The Queensland cloud seeding research program

Sarah A Tessendorf, Roelof Theunis Bruintjes, Courtney Weeks, James Wilson, Charles A Knight, Rita D Roberts, Justin Robert Peter, Scott Collis, Peter R Buseck, Evelyn Freney, Michael Dixon, Matthew Pocernich, Kyoko Ikeda, Duncan Axisa, Eric Nelson, Peter May, Harald Richter, Stuart Piketh, Roelof P Burger, Louise WilsonSteven Thomas Siems, Michael John Manton, Roger Stone, Acacia Pepler, Don R Collins, V N Bringi, M Thurai, Lynne Turner, David McRae

Research output: Contribution to journalArticleResearchpeer-review

14 Citations (Scopus)

Abstract

As a response to extreme water shortages in southeast Queensland, Australia, brought about by reduced rainfall and increasing population, the Queensland government decided to explore the potential for cloud seeding to enhance rainfall. The Queensland Cloud Seeding Research Program (QCSRP) was conducted in the southeast Queensland region near Brisbane during the 2008/09 wet seasons. In addition to conducting an initial exploratory, randomized (statistical) cloud seeding study, multiparameter radar measurements and in situ aircraft microphysical data were collected. This comprehensive set of observational platforms was designed to improve the physical understanding of the effects of both ambient aerosols and seeding material on precipitation formation in southeast Queensland clouds. This focus on gaining physical understanding, along with the unique combination of modern observational platforms utilized in the program, set it apart from previous cloud seeding research programs. The overarching goals of the QCSRP were to 1) determine the characteristics of local cloud systems (i.e., weather and climate), 2) document the properties of atmospheric aerosol and their microphysical effects on precipitation formation, and 3) assess the impact of cloud seeding on cloud microphysical and dynamical processes to enhance rainfall. During the course of the program, it became clear that there is great variability in the natural cloud systems in the southeast Queensland region, and understanding that variability would be necessary before any conclusions could be made regarding the impact of cloud seeding. This article presents research highlights and progress toward achieving the goals of the program, along with the challenges associated with conducting cloud seeding research experiments.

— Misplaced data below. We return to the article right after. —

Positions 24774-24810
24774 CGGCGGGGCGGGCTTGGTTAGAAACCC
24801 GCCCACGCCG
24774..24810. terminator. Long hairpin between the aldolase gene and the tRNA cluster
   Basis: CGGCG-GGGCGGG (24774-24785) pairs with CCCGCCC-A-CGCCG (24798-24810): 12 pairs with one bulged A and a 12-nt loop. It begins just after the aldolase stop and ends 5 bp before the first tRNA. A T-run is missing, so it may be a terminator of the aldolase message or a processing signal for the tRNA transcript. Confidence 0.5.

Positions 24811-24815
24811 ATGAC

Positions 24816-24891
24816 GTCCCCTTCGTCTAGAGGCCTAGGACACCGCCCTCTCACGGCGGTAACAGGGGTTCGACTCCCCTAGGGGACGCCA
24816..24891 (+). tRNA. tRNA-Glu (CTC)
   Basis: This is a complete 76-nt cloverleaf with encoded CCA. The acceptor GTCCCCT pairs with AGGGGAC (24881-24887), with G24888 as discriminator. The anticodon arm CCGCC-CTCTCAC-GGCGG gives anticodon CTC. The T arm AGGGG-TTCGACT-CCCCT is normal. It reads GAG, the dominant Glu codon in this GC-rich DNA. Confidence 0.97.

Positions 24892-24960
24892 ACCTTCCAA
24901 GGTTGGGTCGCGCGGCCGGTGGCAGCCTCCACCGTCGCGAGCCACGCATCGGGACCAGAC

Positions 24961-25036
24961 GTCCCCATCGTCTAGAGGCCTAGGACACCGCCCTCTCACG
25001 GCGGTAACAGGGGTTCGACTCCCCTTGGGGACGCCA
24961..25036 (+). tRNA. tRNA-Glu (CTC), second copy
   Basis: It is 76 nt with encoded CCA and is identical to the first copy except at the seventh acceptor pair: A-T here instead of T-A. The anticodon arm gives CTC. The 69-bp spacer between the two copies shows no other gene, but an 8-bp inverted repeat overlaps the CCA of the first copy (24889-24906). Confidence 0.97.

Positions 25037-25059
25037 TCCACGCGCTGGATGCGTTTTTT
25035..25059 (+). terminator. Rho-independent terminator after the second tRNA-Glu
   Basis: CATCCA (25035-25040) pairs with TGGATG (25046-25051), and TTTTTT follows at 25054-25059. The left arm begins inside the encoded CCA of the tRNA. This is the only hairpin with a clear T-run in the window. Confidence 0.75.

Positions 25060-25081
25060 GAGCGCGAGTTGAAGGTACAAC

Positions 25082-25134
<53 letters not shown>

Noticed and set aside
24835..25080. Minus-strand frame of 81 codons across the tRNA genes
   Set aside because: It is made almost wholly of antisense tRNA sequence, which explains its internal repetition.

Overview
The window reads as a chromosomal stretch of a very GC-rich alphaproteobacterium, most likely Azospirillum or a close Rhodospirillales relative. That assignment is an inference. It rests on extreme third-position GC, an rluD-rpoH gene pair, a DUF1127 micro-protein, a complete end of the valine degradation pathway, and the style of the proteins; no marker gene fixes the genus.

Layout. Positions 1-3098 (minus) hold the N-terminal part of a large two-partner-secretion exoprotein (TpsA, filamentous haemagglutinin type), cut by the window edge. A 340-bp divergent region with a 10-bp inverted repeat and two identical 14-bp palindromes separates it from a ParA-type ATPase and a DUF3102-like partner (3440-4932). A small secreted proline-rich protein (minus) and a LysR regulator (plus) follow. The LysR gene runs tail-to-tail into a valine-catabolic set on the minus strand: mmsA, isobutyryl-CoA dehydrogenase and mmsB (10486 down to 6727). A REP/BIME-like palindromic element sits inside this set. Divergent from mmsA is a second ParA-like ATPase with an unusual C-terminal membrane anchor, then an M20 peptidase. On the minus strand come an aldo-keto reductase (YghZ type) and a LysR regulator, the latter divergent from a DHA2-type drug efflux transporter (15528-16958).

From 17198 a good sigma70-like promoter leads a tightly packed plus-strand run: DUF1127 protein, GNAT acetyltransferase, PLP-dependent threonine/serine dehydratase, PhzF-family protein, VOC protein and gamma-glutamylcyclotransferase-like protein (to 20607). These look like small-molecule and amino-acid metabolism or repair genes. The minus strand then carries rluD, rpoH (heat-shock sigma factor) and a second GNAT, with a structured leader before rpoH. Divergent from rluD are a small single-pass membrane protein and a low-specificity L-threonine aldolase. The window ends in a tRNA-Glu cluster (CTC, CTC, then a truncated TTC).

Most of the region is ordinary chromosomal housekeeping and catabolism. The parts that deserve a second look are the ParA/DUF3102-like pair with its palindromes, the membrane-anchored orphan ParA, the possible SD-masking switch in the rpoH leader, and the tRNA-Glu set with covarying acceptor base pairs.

Original languageEnglish
Pages (from-to)75 - 90
Number of pages16
JournalBulletin of the American Meteorological Society
Volume93
Issue number1
DOIs
Publication statusPublished - 2012

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